Identification of stands for potential harvest can occur five or more years in advance. Landowners must ensure they have access to these units, sometimes by gaining easements through other landowner’s property. Infrastructure must be in place and the road systems designed and maintained to meet all current standards. Hydraulics and forest practices permits must be obtained before operations begin. At the same time, landowners plan for the next cycle of forest by developing a reforestation plan, and ordering seedlings to be planted two years in advance of the planned harvest.

Planning Individual Harvest Units   Annual Planning

Private forest landowners must take into account several considerations when identifying individual forest units to harvest.

There are many forest practices rules that guide the planning process including harvest size, harvest of adjacent units, stream and wetland buffers, avoidance of unstable areas and stocking of new forest stands. There are also practical considerations to take into account. These include the cost of harvest or other forest management activities, as well as seasonal conditions such as deep soils or higher elevation tree stands. Lastly, there are market factors to consider: What will the timber market demand? And, can private forest landowners deliver it at the price the customers have agreed to pay?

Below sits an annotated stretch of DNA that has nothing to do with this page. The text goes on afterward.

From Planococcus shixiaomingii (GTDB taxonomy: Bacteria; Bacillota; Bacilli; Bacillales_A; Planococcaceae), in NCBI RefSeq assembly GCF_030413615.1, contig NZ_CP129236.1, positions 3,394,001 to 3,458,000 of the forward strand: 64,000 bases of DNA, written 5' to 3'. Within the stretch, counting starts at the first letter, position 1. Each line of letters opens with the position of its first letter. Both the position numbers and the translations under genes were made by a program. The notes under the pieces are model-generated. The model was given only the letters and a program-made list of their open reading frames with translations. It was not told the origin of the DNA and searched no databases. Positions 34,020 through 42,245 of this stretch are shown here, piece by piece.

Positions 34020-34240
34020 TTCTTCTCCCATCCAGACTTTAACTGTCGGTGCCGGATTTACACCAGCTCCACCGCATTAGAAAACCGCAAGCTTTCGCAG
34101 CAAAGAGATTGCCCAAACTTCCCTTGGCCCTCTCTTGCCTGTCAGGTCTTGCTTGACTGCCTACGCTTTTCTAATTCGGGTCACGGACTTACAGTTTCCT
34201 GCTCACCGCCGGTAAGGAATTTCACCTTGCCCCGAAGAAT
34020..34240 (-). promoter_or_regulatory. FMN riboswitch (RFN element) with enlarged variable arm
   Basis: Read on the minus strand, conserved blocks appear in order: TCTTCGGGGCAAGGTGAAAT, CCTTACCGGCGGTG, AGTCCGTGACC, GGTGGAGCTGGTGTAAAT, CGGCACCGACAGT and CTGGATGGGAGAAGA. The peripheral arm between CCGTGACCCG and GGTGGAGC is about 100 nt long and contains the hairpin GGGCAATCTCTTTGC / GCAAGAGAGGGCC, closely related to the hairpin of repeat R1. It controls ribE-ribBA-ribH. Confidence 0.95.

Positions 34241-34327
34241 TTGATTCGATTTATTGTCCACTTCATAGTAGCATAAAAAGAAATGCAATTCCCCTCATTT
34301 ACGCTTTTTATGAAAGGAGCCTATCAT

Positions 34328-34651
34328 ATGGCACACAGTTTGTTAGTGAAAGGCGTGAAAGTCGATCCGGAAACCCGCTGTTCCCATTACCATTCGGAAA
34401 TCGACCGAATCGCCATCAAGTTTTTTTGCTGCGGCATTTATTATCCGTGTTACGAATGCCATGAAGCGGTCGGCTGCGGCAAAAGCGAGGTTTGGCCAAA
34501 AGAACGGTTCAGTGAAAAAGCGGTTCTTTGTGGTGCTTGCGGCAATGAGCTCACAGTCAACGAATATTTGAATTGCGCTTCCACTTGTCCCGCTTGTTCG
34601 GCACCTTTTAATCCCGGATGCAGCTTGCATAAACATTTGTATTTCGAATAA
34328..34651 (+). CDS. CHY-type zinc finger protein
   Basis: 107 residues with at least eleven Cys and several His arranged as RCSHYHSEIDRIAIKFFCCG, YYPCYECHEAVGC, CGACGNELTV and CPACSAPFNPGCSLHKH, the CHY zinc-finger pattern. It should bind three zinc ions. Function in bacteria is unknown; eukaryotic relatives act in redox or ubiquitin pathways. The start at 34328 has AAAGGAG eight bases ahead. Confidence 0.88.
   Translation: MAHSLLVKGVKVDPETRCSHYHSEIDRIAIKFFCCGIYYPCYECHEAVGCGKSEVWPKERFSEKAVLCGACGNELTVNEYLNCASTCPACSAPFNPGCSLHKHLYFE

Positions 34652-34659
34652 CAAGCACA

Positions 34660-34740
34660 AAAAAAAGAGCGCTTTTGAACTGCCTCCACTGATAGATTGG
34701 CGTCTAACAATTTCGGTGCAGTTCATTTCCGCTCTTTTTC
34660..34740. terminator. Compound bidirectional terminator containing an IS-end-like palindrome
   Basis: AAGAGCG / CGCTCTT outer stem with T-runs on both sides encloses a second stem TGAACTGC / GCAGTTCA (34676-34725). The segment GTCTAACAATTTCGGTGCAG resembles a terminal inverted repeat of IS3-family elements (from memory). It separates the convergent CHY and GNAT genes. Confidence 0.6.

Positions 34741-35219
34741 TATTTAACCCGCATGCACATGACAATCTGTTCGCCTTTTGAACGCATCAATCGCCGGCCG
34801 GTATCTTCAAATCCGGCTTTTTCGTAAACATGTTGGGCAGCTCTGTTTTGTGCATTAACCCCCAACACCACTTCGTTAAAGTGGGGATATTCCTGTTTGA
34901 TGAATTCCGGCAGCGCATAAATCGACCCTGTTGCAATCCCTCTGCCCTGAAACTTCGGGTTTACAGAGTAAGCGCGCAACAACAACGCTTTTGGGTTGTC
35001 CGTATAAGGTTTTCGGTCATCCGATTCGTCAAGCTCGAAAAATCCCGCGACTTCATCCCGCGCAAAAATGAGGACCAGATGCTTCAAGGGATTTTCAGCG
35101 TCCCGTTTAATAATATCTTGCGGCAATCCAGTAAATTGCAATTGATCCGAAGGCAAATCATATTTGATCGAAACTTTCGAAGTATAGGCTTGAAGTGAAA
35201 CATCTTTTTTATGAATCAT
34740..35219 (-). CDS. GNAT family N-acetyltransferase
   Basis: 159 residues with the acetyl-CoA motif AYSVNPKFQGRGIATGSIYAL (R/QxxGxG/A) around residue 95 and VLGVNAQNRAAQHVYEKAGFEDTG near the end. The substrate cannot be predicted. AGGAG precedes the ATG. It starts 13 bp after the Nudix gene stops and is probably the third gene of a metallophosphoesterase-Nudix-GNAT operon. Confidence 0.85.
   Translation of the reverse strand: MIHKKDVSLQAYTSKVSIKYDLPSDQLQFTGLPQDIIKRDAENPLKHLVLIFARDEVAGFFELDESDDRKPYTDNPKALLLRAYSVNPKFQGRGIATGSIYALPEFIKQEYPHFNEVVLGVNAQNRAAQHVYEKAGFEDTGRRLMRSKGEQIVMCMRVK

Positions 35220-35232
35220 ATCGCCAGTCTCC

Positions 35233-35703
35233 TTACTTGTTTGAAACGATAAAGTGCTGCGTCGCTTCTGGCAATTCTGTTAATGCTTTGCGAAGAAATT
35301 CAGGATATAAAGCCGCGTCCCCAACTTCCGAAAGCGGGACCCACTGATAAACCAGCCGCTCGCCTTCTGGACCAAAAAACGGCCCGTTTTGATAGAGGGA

Selecting Individual Harvest Units   On Site Activities

Harvest areas are identified through sophisticated mapping. Click the image to interactively compare a GIS map identifying off-limit areas with an aerial photo taken post-harvest reflecting these leave areas in reality.

Managing large forest land bases is a complex business. Private forest landowners use sophisticated technology, such as Geographic Information Systems (GIS), to aid in their survey and evaluation of their lands. At every level, planning is key. After all, it takes many decades to grow a stand of trees, and the decisions foresters make today will have implications for generations to come. Activities include cruising the timber for accurate measurement of quantity and quality of logs. Decisions are made on the appropriate harvest method and equipment to leave the least impact on the environment. Areas off-limits to harvest are flagged, identifying the harvest unit boundary and leave areas and log haul routes are identified. After plans are adjusted for these considerations, a Forest Practices Application is submitted to the Department of Natural Resources (DNR) before operations proceed.